Comparing the Poets' Use of Language To Present Their View of London in Composed Upon Westminster Bridge by Wordsworth and London by Blake

Comparing the Poets' Use of Language To Present Their View of London in Composed Upon Westminster Bridge by Wordsworth and London by Blake

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Comparing the Poets' Use of Language To Present Their View of London in Composed Upon Westminster Bridge by Wordsworth and London by Blake

London was, is and undoubtedly always will be, a city of enormous
interest and controversy, especially for those employed in the field
of writing. The two poems, 'Composed Upon Westminster Bridge', 1802,
by William Wordsworth and 'London', 1794, by William Blake,
demonstrate this through their opposing views. The intention of both
William Blake and William Wordsworth was to portray their own deeply
felt views of London in their poems. They exhibit contrasting
perceptions of the city based upon their conflicting observations,
and, indeed, their very different literary aims.

Blake depicts a gloomy perspective in his poem, 'London', whereas
Wordsworth's tone is bright and buoyant and he paints an optimistic
picture of the city in his work, 'Composed Upon Westminster Bridge'.
Blake chooses to describe London at night, 'midnight streets', so that
he can reinforce the theme of London's murkiness - representing a dark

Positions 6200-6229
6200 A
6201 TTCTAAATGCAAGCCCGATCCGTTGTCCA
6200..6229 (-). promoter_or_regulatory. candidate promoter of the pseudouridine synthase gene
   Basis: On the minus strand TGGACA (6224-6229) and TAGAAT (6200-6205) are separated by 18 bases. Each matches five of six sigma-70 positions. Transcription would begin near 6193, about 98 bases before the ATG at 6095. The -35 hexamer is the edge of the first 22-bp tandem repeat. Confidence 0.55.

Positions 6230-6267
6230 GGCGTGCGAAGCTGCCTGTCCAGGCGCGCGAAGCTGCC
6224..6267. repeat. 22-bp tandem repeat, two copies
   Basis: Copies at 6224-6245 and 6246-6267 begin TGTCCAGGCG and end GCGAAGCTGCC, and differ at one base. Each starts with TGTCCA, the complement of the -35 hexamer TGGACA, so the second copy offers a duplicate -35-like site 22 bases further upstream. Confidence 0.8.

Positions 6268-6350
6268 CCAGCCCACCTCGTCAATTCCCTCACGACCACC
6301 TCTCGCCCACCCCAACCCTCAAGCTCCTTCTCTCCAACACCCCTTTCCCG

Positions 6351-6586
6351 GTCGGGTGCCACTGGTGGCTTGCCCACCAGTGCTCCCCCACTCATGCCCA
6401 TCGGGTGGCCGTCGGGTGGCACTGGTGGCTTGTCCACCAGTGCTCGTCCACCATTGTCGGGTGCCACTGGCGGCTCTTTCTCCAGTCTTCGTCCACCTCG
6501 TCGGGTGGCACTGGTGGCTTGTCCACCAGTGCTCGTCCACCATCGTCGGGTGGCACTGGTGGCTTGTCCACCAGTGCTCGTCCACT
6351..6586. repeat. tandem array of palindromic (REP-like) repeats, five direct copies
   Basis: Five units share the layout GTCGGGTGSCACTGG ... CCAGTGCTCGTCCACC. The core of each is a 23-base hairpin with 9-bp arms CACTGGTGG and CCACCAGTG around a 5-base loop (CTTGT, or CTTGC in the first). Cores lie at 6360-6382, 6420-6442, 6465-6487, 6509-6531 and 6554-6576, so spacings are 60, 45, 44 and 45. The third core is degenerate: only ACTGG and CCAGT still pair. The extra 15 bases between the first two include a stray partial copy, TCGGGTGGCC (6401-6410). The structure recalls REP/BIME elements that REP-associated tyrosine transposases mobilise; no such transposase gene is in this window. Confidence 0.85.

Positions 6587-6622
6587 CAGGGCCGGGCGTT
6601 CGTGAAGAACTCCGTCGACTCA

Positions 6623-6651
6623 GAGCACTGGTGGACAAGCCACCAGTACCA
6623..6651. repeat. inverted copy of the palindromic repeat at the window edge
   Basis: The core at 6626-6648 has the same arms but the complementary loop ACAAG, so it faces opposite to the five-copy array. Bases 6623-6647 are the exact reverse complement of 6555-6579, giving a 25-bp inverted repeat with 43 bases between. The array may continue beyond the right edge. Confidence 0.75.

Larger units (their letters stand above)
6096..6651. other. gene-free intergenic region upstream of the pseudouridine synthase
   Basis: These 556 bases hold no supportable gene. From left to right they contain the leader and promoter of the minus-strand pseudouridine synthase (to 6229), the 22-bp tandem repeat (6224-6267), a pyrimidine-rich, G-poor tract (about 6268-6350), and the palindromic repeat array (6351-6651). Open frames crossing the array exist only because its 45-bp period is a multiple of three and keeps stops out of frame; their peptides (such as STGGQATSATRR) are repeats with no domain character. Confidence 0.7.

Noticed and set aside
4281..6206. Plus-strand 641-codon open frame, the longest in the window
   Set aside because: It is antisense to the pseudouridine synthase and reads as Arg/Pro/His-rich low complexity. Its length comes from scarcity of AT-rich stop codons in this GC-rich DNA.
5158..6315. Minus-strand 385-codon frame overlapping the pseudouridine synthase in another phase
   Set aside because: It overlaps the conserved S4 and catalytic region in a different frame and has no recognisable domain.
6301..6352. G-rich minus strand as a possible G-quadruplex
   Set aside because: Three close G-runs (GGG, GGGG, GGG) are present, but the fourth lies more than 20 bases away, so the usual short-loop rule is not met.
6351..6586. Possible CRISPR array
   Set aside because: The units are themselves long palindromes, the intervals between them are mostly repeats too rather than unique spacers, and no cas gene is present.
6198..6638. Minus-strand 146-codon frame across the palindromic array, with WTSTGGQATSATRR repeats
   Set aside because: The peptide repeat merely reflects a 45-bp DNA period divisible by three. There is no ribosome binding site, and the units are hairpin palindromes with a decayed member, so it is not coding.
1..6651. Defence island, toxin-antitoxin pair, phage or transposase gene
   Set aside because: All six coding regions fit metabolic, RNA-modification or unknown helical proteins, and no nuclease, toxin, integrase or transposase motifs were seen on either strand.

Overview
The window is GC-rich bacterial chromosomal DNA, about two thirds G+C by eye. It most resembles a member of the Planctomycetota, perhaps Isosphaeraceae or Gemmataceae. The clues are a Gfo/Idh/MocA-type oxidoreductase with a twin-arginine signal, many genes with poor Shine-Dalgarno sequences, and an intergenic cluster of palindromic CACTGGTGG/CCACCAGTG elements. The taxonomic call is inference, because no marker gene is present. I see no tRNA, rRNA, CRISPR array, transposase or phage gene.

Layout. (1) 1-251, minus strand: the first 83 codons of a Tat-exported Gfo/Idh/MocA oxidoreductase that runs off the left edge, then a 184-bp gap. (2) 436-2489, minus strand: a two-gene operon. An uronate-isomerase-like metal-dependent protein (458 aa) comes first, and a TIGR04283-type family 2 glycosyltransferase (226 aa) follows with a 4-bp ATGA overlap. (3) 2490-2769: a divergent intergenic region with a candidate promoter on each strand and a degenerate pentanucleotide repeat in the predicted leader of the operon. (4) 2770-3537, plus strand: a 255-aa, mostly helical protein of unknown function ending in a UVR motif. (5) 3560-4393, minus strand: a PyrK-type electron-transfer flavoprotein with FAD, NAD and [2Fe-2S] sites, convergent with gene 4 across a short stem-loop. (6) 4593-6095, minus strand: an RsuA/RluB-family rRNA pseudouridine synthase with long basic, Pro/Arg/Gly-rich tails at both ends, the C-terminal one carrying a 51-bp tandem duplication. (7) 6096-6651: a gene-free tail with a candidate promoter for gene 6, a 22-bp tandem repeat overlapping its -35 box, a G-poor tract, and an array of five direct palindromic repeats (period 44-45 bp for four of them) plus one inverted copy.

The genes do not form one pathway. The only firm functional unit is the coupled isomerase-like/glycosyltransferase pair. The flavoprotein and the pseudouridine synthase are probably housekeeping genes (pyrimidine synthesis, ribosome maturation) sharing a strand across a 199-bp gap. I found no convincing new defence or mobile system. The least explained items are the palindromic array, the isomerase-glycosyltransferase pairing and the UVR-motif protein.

and dismal city, full of misery. Wordsworth, on the other hand,
describes London in the morning, 'The beauty of the morning', and
expresses his admiration for its architecture with,

'towers, domes, theatres and temples lie

...

All bright and glittering in the smokeless air.' He writes that London
is incomparable, indeed, he describes London with the intensity of
emotions directed towards one beloved, which contrasts with Blake's
bleak portrayal of the very same metropolis.

The two poems use similar literary devices, but to very different
effect, to describe their thoughts about...


... middle of paper ...


...oems, one gathers a sense of the different
ways the two poets have manipulated language to fit their theme and
view. The two starkly contrasting poems use vocabulary, structure and
imagery to stir opposite emotions in the reader, but of the same city.
Perhaps these differing views stem from the poets' own backgrounds:
Wordsworth was brought up in a middleclass home in Cumbria, where he
attended a grammar school. The Lake District was no doubt the
inspiration for many of his poems telling of the beauty of nature.
Blake, however, was born and lived in London, and eked out a living as
an engraver. He was surrounded by industry, constrained by the nature
of human beings and the quality of institutional organisation. The
reader senses these different lifestyles when reading the two poems
and observing their use of language.

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